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The doors of the Gig East Exchange aren’t open yet, but technology already is being used to make a virtual reality rendering of the incubator in downtown Wilson.
“Part of the Exchange is building a community within Wilson, but also being strategic in building a strong relationship with East Carolina University. Through some introductions, we were able to meet up with some people in the geography department and we were able to brainstorm how to leverage what we offer in the space,” said exchange manager Darren Smith. “It led to one of the deans suggesting some of the students do a virtual mapping of the exchange with cutting-edge technology.
“We are excited to see this happening before the first nail is even driven.”
Applied geography senior Ethan Poppe has spent several sweaty days in the vacant two-story building at 127 Goldsboro St., operating a Leica P40 laser scanner that will take measurements of every little detail and capture 360-degree photographs of the space.
“When we’re done scanning, we’ll go back and put all the scanned data into the computer,” Poppe said. “The program will automatically recognize the sharp edges in the space and match those in different scans to give a nice 3D image.”
Poppe and others from ECU even used a drone to capture the exterior of the World War II-era building. The information captured can be used during the construction phase to design the space and determine the density of various materials, but with additional scans as work nears completion next spring, the public will be able to take a virtual reality tour and see the transformation.
Smith said the students’ finished product will help attract tech-focused entrepreneurs and companies to the exchange.
“One of the interesting things about this technology is it is pretty similar to the way that self-driving cars see. They shoot out lasers and take points to continuously map the environment they are driving in,” Poppe said. “In the future, there is going to be a lot more of this TLS (terrestrial laser scan) data to work with that can be integrated in a range of uses. For instance, you could continuously measure the state of sidewalks or the grade of handicapped ramps to make sure everything is up to code.”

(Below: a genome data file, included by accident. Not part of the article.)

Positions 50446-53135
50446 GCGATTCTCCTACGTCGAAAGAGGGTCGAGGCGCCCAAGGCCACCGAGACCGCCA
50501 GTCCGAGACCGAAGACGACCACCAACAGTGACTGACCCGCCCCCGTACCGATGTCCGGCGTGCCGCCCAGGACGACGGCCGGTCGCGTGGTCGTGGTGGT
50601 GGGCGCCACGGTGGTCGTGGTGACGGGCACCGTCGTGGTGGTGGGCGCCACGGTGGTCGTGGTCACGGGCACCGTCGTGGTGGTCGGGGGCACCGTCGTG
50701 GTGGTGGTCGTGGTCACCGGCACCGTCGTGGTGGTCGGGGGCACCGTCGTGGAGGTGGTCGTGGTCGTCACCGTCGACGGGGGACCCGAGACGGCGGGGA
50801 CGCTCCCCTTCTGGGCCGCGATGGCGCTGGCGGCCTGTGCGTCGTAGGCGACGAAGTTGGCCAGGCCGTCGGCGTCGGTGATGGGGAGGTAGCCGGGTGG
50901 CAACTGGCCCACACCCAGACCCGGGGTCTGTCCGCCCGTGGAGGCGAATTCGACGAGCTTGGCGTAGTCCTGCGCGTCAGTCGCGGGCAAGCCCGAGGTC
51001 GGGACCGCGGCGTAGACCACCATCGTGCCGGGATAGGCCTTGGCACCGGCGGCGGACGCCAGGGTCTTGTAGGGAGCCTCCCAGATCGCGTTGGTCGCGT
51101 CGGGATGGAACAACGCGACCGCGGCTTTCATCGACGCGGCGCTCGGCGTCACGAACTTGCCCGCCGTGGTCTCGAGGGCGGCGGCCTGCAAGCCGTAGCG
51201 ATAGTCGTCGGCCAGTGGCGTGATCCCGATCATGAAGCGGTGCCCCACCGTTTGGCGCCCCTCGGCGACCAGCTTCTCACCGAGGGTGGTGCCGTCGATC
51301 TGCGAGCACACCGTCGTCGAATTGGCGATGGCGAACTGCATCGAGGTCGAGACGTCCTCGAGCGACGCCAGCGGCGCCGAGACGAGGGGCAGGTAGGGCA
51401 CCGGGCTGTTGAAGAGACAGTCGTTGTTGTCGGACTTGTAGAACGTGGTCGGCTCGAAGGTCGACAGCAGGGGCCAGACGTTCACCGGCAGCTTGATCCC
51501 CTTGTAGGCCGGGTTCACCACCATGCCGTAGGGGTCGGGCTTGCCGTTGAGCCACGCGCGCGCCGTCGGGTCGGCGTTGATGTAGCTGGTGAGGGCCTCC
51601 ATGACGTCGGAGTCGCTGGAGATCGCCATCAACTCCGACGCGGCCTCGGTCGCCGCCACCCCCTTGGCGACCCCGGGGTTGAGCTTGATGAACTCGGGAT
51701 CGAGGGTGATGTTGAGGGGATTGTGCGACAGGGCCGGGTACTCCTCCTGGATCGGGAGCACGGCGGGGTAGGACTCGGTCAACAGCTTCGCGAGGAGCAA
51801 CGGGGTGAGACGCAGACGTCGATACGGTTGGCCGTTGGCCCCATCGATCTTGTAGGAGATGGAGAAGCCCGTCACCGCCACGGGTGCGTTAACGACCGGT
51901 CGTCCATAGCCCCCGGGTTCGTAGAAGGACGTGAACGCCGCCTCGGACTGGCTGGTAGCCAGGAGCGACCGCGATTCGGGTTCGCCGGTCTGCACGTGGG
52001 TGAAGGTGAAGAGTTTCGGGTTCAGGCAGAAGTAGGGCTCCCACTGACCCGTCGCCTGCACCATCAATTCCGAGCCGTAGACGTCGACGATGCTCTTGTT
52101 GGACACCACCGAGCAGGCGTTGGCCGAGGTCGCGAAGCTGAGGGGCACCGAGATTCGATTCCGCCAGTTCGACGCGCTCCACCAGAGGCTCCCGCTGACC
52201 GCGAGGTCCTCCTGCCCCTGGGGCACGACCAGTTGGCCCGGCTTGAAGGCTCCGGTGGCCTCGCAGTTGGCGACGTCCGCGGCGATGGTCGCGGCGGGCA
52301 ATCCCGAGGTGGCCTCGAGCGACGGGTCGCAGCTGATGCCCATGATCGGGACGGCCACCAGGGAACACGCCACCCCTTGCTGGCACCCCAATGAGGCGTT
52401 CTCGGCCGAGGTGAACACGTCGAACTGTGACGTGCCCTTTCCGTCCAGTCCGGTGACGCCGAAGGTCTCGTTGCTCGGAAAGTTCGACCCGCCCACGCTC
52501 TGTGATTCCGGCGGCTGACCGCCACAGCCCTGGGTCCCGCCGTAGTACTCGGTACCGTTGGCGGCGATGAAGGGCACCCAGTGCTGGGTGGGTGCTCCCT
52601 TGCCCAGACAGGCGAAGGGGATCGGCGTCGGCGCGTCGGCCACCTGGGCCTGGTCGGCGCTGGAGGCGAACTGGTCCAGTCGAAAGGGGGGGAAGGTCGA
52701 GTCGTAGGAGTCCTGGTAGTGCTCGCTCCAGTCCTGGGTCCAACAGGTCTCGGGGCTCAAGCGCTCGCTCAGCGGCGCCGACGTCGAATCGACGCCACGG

In fact, Smith and Greenlight General Manager Will Aycock said Wilson has developed a reputation that attracts companies, especially those developing smart city technology.
“Green Stream is doing a pilot program with Wilson for flood sensors,” Smith said. “Green Stream is looking to be members of the exchange and the Gig East community, but they are also actively looking for a place to build their business and Wilson is on their list because the city embraces technology.”
In addition to the geography interns, the city also is hosting a software development intern from ETI Software, which is using Wilson as a site for beta testing.
“That is another example of Wilson being used as a test bed for smart city technology,” Aycock said. “Sixty percent of all jobs in the future are going to be created primarily in urban areas and around these technologies, but we’re trying to expose the community to that and lay the groundwork to keep Wilson relevant in the inevitable job evolution of the future.”
Funding for the ECU interns is covered in the Gig East Exchange budget and will count as the city’s allocation for grants associated with the $2.7 million project. The city council is expected to approve a contract for construction of the exchange at Thursday’s meeting and work is likely to begin next month.
Smith said he’s had a handful of remote workers commit to become members of the exchange when it opens and he’s working to find more Wilsonians who work from home but would like to work in a creative and collaborative space. Raleigh Internet of Things, RIOT, also has committed to having a cohort at the exchange.
He’s been hosting Gig East meetups, including one in September, and officials are planning the next Gig East Summit that will take place in April and coincide with other downtown events.
“Most smart city discussions are around communities like Cary, Charlotte or Asheville, but there are opportunities in communities like Wilson and the exchange helps create opportunities,” Aycock said. “We want all our youth to understand there are opportunities right here.”
Visit tinyurl.com/yyo6bwlq for more information about the exchange and upcoming events.